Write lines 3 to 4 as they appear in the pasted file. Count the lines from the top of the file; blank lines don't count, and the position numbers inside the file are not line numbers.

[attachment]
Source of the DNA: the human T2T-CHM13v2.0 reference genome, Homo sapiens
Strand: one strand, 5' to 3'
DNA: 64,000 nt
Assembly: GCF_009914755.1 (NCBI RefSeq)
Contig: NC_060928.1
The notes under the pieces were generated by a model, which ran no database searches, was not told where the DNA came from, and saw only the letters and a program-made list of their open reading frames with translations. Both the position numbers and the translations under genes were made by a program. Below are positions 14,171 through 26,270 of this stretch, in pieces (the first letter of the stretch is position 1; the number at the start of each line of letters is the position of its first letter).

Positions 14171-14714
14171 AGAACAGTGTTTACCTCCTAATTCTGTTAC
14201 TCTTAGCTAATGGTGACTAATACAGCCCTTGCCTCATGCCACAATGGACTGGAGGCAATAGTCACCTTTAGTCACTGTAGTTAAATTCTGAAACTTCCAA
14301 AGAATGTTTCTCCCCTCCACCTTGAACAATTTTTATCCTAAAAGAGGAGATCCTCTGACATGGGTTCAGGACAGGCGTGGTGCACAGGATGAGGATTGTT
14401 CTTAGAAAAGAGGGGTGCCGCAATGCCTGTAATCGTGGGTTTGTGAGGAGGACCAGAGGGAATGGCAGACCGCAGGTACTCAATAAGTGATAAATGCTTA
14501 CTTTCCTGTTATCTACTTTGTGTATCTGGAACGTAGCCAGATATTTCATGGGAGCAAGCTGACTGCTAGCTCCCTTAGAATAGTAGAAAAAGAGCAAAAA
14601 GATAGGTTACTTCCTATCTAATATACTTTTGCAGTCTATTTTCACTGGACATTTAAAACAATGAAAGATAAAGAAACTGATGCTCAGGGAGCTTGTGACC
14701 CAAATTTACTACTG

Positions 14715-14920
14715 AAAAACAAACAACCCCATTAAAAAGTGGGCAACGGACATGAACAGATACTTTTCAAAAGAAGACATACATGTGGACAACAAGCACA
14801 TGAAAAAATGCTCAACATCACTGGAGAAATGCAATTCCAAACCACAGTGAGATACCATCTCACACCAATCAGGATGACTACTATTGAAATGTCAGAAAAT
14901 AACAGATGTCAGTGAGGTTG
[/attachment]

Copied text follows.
DNA: 64,000 nt
Assembly: GCF_009914755.1 (NCBI RefSeq)